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Anyone grow maize with seed balls?  RSS feed

 
Robert Woden
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Hi, I'd like know if anyone has tried growing corn fukuoka style (direct seed - non-cultivation seed balls). Successes? Failures? Thoughts? I am interested in growing a modified three sisters polyculture using separate planting times for each sister. Thanks for any input!
 
Bryan Jasons
Posts: 62
Location: Maine
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I haven't done any seedballs with corn but I like the idea of never tilling, and I think that can be done with corn. I think you can keep the ground covered with mulch easily with corn too.

I planted truckers favorite white dent corn in straw mulch this year. It grew through right the mulch easily (which was just enough straw to cover the soil completely). It was a large seeded dent corn, so something with smaller kernels like a early type of flour/flint corn might not work. haven't tried those other kinds yet.

Seed balls seem unnecessary because corn is usually planted deep enough so that birds can't eat them off the ground. Also spacing is an issue with corn, so the fun of throwing the seed balls probably won't apply here. Corn in northern areas, like where I am, might not germinate in the seedballs without rain, and that might delay emergence. Early emergence seems important in the north to get it to mature grain.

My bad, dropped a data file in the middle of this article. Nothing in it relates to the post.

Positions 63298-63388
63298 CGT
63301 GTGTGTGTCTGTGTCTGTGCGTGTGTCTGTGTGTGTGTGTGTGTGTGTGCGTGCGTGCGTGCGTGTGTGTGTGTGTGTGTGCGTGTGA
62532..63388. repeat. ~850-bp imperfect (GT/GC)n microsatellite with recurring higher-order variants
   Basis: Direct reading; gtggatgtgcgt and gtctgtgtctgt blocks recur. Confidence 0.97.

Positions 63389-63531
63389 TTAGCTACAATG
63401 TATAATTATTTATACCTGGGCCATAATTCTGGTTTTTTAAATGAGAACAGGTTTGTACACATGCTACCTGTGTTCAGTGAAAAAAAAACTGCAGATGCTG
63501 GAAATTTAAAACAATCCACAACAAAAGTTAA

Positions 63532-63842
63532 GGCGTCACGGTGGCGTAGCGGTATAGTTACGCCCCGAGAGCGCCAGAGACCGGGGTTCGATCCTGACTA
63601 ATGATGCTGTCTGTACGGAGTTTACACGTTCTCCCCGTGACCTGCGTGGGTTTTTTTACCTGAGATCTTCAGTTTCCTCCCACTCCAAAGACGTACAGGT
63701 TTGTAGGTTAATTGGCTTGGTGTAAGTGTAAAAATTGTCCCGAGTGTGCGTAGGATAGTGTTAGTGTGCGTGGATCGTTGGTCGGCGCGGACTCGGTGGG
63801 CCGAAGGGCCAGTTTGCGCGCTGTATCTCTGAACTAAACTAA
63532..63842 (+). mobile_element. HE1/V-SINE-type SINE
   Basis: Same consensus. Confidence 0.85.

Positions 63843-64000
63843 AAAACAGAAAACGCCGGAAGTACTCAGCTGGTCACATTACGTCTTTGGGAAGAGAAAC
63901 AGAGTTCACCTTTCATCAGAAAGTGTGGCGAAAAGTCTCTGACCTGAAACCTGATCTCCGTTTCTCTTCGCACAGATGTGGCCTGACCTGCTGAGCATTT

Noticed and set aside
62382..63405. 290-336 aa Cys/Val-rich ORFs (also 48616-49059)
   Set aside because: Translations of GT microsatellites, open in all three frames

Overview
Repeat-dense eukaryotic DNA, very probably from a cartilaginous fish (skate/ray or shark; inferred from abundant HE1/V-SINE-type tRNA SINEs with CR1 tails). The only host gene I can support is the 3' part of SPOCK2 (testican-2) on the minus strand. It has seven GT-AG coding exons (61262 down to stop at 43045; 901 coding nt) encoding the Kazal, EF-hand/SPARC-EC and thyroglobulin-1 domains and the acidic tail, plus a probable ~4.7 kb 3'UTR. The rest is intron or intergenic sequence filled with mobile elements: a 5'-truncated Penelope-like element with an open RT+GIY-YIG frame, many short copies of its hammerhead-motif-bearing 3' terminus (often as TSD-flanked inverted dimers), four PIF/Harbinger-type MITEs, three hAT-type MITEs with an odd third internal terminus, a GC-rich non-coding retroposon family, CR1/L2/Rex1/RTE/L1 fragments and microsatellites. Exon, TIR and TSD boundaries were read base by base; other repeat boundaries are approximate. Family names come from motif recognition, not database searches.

Stalk thickness correlates with ear size by the way, so regardless of variety chosen, you can tell the proper spacing from that. Off topic but cool anyway!

I planted a few thousand corn plants in late May to make sure they would hit their stride in the heat of July, but they all got eaten by crows! They probably wouldn't have been protected by seedballs because the crows ripped the small seedlings out of the ground and ate the still attached kernels. I used mulch the second time and lost only a few plants to the crows, so that's what I plan to do next year.

If corn is spaced apart in rows you can add many feet of mulch in between. Squash makes it hard to mulch in between the rows. Pole beans are ok though.

Good luck! Or, if you don't believe in luck; good whatever!
 
Erica Worhatch
Posts: 28